@Harry Stadman - At USD 100.00 it had better be good. :) Too much software for the normal user, no? How/why is it better for you than the mentioned font managers, please?
        Jul 21 2013 at 8:03am
Harry Stadman Editor's Note: This comment was moved from the 20 Handwriting Fonts comments board, where it originally appeared.

Extensis suitcase fusion 5 is a professional tool aimed at professionals using lots of fonts for design.

It installs plug-ins for Quark(if you have that) Adobe Indesign, Adobe Photoshop and Adobe Illustrator. You can turn fonts on and off inside these applications, completely different and way more sophisticated then most font managers that only install fonts in the font folder of Windows. THAT is the reason why the system gets slow, if you install loads of fonts in the Windows font folder since these are ALL loaded at startup into the system memory!

This program doesn't install the fonts in the windows/fonts folder, it stores the fonts into their own database for quick search and comparison. It can litterally use fonts from any place or harddisk, without installing them in the Windows system.

It has been the leading tool for years and is still market leader.
believe me, even at 100 bucks it's still a steal. Most professional tools cost way, way more and it is indispencable if you work with lots of fonts every day or on a regular bases!


If you know that most professional fonts can cost way more then 100 bucks for a complete font family then you know this is not too expensive.
Even managing 25000 fonts it only takes 143 mb system memory opposed to several gigbytes of system memory for the windows font folder. In my case all those 25000 fonts would eat up more then 8 gigbytes of system memory alone!
You can turn them on and off inside the applications without a restart or reboot.
That is still less then IE10 needs for a couple of screens open or another webbrowser.

It is a professional tool hence it is priced that way.

For me it is an indispencable tool.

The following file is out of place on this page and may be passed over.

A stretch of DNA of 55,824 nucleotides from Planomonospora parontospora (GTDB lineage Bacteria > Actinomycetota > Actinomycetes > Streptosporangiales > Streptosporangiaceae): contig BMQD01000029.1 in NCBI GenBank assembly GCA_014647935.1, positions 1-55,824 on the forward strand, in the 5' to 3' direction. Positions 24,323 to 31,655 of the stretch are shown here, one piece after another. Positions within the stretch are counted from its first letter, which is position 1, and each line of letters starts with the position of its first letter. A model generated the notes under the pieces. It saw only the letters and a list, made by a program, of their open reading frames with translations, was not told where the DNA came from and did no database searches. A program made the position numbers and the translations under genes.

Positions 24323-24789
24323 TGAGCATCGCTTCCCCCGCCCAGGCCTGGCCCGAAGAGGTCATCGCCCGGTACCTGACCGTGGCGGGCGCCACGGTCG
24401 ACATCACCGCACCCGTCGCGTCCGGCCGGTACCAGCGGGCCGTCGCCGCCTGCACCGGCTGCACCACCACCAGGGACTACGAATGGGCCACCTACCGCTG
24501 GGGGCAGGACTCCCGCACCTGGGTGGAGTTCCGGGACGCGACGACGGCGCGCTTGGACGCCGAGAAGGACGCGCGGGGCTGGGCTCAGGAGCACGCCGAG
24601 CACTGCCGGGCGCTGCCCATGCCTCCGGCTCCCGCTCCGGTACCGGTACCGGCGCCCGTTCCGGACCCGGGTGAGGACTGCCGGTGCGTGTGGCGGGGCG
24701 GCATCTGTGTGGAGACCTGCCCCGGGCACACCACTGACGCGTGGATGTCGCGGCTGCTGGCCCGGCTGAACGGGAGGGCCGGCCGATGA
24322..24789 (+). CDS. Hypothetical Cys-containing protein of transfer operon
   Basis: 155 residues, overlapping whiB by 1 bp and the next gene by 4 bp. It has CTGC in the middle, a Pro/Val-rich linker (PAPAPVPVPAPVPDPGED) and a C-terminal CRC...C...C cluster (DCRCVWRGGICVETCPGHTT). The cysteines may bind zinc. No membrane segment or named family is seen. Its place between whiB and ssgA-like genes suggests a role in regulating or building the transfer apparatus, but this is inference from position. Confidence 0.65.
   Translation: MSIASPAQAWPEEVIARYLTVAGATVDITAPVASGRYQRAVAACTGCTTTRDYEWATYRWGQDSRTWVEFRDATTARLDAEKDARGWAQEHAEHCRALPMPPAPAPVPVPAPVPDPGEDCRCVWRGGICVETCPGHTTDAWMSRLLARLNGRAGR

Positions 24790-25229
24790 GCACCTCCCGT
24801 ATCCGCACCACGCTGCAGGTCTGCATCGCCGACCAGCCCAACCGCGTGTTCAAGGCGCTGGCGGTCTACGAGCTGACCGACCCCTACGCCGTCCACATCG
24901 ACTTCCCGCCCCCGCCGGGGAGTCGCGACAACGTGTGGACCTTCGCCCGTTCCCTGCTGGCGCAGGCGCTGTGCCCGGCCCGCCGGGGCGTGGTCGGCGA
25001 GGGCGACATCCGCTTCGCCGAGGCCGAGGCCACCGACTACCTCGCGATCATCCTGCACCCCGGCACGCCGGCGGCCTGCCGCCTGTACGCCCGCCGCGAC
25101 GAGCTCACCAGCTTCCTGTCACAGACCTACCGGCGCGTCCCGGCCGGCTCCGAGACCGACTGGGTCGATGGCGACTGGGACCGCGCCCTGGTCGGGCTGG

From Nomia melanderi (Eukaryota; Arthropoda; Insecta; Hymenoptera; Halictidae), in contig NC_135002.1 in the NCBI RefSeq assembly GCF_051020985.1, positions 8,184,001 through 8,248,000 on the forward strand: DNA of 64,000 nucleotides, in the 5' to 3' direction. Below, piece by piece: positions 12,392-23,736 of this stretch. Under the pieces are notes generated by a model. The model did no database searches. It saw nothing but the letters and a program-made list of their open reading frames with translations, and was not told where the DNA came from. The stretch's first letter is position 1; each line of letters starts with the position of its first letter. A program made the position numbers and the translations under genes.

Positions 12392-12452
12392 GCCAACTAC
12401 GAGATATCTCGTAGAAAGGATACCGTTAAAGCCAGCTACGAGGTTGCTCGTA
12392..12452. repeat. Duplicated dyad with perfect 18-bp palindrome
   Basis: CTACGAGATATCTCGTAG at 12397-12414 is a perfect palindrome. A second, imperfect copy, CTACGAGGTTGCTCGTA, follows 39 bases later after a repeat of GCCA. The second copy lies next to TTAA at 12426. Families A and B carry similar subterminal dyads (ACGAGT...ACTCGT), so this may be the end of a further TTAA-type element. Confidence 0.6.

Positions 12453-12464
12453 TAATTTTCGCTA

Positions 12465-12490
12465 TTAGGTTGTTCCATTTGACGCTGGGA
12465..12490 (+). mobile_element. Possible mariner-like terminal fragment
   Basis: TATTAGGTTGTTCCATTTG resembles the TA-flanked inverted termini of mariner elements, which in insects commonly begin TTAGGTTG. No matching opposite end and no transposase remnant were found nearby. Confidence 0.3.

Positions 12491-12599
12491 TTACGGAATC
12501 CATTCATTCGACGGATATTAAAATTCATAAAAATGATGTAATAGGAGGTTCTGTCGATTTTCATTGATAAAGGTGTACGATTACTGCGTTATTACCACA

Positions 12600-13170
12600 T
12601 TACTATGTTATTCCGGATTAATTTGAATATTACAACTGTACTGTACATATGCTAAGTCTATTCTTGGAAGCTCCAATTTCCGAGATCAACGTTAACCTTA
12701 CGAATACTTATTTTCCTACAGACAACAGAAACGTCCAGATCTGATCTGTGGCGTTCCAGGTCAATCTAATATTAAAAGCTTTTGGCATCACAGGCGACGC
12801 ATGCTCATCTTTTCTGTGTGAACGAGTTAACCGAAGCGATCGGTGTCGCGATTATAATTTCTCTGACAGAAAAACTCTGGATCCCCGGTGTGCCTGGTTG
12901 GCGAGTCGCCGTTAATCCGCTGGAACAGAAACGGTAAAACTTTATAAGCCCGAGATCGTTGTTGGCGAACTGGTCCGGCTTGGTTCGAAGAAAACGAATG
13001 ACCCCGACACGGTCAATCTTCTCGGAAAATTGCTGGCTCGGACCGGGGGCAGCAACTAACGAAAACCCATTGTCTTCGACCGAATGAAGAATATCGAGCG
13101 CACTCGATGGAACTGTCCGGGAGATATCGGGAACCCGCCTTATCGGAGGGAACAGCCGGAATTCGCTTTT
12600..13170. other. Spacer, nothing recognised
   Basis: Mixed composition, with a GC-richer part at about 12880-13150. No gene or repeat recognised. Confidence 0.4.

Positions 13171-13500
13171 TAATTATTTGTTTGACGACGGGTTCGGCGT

I am not in any way affiliated with Extensis, i am just a very satisfied customer for a lot of years.

Have a look at their website:

http://www.extensis.com/s...whats-new/
        Jul 21 2013 at 8:04am
Quill Pen Editor's Note: This comment was moved from the 20 Handwriting Fonts comments board, where it originally appeared.

@JMJ I agree that on older and slower machines, performance could take a significant hit from having high numbers of fonts installed, but I notice no lag with a quad core using ProLasso for balancing. I am often doing background malware scans (Malwarebytes or Spybot, for instance), simultaneously streaming music and running Secondlife, Adobe Photoshop, DazStudio, Word, Excel, Zoner Pro and an HTML editor, all while surfing/researching in about 20 active Firefox browser windows... and I've got a slow DSL... and probably a case of ADHD. giggles I exaggerated the font count, though. Only 2,018 at present.
After ditching Adobe Font Mgr over a decade ago, I've fiddled with a number of font managers but usually opt for the simple MSFT default for installing. I use the free AMD FontViewer for grouping/comparing fonts, and the Free&Easy Font Viewer for really quick font choosing. Essentially, the only uninstalls I do are of virtually identical fonts. I mean, seriously, how many identical san serifs block fonts does one really need?
        Jul 21 2013 at 8:07am